An Interview with the Author of Edmund Persuader

We interviewed the author in his study at his house in Maine, a room crowded with multiple computers and lined with well over two thousand books. Though his novel proves him a person with an affection for dogs, a large area of his desk was given over to a bed for a Maine Coon cat. (Unfortunately, the cat was not present during the interview.)

MPD: When did you first get the concept for Edmund Persuader?
SS: I wrote the first outline in the early 1980s, probably 1983 or 1984.
That long ago? When did you begin writing it?
SS: Not for about twenty years. It wasn’t the writing that daunted me as much as the research. I just didn’t have time for it then.
But you must have continued to think of it during that interval?
SS: Yes, I kept research notebooks in preparation, even though I almost didn’t believe I would ever have time to write it.
Did the plot evolve over that time?
SS: Actually, when I finally began writing, I used the original outline. My first step was to transcribe it from the handwritten sheets. I modified it somewhat from there, of course.
What kind of research did you do?
SS: The usual. A lot of mining of old books.
Did you travel in Britain?
SS: Yes, though not as much as I wanted to. Never as much as I would want to.
What was the inspiration for the book?
SS: Well, there was a great unwritten law in European fiction before the twentieth century. It even lived on into Hollywood films until about the 1950s. Actually, it wasn’t unwritten. An author named Robert Bage in the late 1700s, who was disgusted by it, says something to the effect that “No author has yet been so bold as to permit a lady to live and marry or even to be a woman after committing a sexual sin.” If she doesn’t die before the last page, at the very least she is supposed to be depicted in a manner that shows that she has been completely lost to all good society forever.
Tess of the D’Urbervilles is a good example.
What about Lydia in Pride and Prejudice? You mention her in Edmund Persuader. Wouldn’t she be a counterexample?
SS: Yes and no. Jane Austen was definitely taking a slap at the face of convention when she brought Lydia back into the family circle after she had committed her “indiscretion.” But Austen makes it clear that Lydia is at best a silly, thoughtless person, so she doesn’t really fit the bill. I was interested in a truly good heroine who is in danger of being lost.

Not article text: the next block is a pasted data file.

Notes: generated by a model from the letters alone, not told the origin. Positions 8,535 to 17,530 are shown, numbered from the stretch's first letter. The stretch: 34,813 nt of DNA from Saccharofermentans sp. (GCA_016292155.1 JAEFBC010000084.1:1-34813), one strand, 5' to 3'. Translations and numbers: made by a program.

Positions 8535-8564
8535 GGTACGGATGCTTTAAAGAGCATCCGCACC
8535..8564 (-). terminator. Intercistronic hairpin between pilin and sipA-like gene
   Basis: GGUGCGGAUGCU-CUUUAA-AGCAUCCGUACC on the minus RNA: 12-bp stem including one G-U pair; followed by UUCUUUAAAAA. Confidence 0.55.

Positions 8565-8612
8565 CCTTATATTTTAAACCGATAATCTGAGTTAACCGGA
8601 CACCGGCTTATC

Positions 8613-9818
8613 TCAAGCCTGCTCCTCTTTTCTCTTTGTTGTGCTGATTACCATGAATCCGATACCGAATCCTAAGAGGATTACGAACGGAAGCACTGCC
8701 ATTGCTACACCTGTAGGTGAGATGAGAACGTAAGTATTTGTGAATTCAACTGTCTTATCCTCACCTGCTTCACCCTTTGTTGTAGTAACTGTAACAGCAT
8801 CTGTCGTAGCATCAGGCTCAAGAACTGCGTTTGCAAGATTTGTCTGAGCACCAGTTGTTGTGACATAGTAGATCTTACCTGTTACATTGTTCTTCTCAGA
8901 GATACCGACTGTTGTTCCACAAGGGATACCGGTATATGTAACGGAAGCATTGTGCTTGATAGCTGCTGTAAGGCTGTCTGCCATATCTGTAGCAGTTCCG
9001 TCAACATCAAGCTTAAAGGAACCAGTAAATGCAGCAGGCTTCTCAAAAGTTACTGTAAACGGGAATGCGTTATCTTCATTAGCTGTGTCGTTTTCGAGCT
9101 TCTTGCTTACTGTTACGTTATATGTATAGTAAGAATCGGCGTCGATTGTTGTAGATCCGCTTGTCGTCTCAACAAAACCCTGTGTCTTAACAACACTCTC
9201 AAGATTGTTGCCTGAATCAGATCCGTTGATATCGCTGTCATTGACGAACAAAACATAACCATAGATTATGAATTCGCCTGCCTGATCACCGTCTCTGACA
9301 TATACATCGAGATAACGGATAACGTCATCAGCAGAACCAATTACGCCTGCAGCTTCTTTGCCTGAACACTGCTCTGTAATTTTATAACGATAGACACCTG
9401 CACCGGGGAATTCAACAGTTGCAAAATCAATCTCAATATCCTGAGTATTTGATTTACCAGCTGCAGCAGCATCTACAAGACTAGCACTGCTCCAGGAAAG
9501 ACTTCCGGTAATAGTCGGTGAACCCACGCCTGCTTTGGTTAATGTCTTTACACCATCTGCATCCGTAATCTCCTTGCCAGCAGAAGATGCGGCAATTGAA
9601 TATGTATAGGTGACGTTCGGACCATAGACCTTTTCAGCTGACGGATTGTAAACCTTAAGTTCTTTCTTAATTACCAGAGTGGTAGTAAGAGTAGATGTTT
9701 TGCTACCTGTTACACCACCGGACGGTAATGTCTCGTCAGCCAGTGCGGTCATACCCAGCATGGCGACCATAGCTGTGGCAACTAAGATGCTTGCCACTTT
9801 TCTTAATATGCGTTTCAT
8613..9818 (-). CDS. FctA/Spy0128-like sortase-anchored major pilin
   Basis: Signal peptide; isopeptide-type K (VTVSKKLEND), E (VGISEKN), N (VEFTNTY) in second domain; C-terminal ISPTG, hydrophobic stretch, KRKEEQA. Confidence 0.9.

So you were interested in creating an anti-convention?
SS: Or at least in writing about a counterexample. Suppose a woman of Austen’s time had committed some terrible sin; and a man learned of it, but actually, out of his own goodness, loved her more for what she had suffered. Edmund Persuader is really about that man; a man of very strong character, a very good man, who errs terribly himself, or at least in his own eyes. But his knowledge of his own failings enables him to see through societal conventions and perceive the great goodness of the woman in question.
MPD: So the question becomes whether she will let herself be loved?
SS: Yes. Sometimes people judge themselves more severely than others do, and that becomes part of their failing. It can be the biggest obstacle to their recovery, to their regeneration.
Why, as a writer, are you interested in Britain in the Regency era?
SS: It was an amazing period, full of contradictions and craziness. The old mores were in full force, primogeniture and patriarchy and all that, but people were running right up against them. Even while they complained about the way things were, they struggled to live within those norms. To me that’s fascinating. People do the same thing today—live within norms they can’t stand—but the contrasts are much more muted.